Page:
The Euboean League was a federal league of the cities of Euboea in ancient Greece, extant from the 3rd century BC to the 2nd or 3rd century AD. The League is first attested during the reign of Demetrios Poliorketes, but is not mentioned again until from 194 BC on. Based on its coinage, it survived until well into the Roman Empire as late as the provincial reorganization under Diocletian, it was a full federation of city-states, with its own boule and ecclesia, federal laws, common coinage, the right to grant proxenia. The League was headed by an official called hegemon. Schwahn, Walther. "Sympoliteia". Realencyclopädie der Classischen Altertumswissenschaft. Band IV, Halbband 7, Stoa-Symposion. Col. 1171–1266. Wallace, W. P.. The Euboian League and its Coinage. Numismatic Notes and Monographs, No. 134. New York: American Numismatic Society
The Waverley called the Thames Forth Express, is the name of an express passenger train which operated on the Midland Main Line from London St Pancras to Edinburgh Waverley and which ceased in 1968. The original name was given to the morning departure from London by the London Midland & Scottish Railway in September 1927, its sister train to Glasgow, which departed an hour was named the Thames–Clyde Express. The Waverley travelled by the scenic Settle–Carlisle route, but could not compete on speed to Scotland with the trains travelling on the East Coast Main Line via York, its route was longer and steeper, Midland expresses could not ignore major population centres en route. As a result, after the 1920s few passengers travelled the full length of the route; the Thames–Forth lost its title at the outbreak of World War II in common with all named trains in the UK. It was not restored—this time as The Waverley—until June 1957; however the effect of regional division, mining subsidence along part of the route, underpowered locomotives meant that its performance was inferior in time to that achieved in 1939.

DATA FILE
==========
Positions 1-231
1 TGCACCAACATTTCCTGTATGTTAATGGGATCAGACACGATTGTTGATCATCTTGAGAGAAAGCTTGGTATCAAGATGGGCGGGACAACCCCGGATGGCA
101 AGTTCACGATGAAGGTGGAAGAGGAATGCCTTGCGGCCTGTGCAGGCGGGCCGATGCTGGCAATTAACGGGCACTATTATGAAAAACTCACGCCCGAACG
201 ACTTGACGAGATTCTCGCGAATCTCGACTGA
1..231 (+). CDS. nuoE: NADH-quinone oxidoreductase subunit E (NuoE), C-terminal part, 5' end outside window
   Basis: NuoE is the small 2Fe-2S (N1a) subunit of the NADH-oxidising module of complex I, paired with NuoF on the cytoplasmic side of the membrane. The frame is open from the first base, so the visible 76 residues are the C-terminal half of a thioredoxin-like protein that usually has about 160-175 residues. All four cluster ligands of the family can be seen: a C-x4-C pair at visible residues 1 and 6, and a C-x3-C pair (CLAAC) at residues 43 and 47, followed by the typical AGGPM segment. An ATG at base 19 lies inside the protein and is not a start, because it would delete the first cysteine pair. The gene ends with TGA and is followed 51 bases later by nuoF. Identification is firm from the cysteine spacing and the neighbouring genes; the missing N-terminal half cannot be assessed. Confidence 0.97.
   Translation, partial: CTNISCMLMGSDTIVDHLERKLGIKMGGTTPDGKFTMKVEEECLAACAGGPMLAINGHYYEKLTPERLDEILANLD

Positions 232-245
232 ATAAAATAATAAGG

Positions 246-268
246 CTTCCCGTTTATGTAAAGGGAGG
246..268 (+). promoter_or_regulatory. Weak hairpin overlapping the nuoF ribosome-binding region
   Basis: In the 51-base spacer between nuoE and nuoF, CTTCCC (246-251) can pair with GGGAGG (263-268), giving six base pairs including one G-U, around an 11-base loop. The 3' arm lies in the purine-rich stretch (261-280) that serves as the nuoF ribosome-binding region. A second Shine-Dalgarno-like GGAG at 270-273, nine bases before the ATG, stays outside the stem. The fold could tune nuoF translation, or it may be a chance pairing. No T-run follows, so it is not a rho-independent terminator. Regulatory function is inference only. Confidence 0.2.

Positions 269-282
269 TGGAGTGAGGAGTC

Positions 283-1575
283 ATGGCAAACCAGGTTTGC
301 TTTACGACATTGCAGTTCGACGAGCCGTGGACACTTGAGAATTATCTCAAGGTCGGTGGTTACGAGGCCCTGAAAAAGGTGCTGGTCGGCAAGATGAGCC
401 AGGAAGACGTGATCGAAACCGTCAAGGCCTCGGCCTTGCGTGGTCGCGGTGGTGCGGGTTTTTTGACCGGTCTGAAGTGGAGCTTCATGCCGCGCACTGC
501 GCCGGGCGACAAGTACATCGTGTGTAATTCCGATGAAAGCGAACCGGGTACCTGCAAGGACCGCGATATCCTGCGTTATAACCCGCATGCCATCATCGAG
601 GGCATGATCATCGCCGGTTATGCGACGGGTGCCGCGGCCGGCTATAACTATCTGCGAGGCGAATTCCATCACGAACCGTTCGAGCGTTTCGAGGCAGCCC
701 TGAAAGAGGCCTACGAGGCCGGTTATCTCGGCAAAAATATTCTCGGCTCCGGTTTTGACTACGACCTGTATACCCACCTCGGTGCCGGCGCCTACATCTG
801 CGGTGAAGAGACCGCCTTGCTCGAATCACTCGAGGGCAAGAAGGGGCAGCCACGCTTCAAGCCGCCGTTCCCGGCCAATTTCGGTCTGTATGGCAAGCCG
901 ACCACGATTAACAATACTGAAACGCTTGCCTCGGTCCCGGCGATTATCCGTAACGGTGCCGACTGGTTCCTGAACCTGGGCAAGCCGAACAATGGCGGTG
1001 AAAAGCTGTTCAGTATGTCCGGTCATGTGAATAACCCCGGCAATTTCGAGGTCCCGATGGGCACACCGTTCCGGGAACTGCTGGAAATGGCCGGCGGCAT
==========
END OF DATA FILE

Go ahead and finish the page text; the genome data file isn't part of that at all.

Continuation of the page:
In 1962, the train left London at 09:15. It used what is now a freight, Leicester avoiding route and stopped first at Nottingham Midland at 11:13. After calling at Chesterfield it reached Sheffield Midland at 12:18 and Leeds City 13:26—so a journey of 39 miles took over an hour as a result of subsidence-induced speed restrictions. Came stops at Skipton, Hellifield and Appleby West before Carlisle was reached at 15:31. Five more stops in the border country were made at Newcastleton, Hawick, St Boswells and Galashiels before final arrival at Edinburgh Waverley at 18:34; this was a journey of nine hours 15 minutes—the Flying Scotsman left London at 10:00 and took only six hours. However the Waverley provided a useful service from the East Midlands and Yorkshire to Edinburgh, provided a direct London service to the small towns on the Settle-Carlisle route, in the Scottish borders between Carlisle and Edinburgh. However, by this time the train had acquired a bad reputation for slowness and unpunctuality The Waverley ceased to run during the winter after 1964, but continued to operate during the summer until September 1968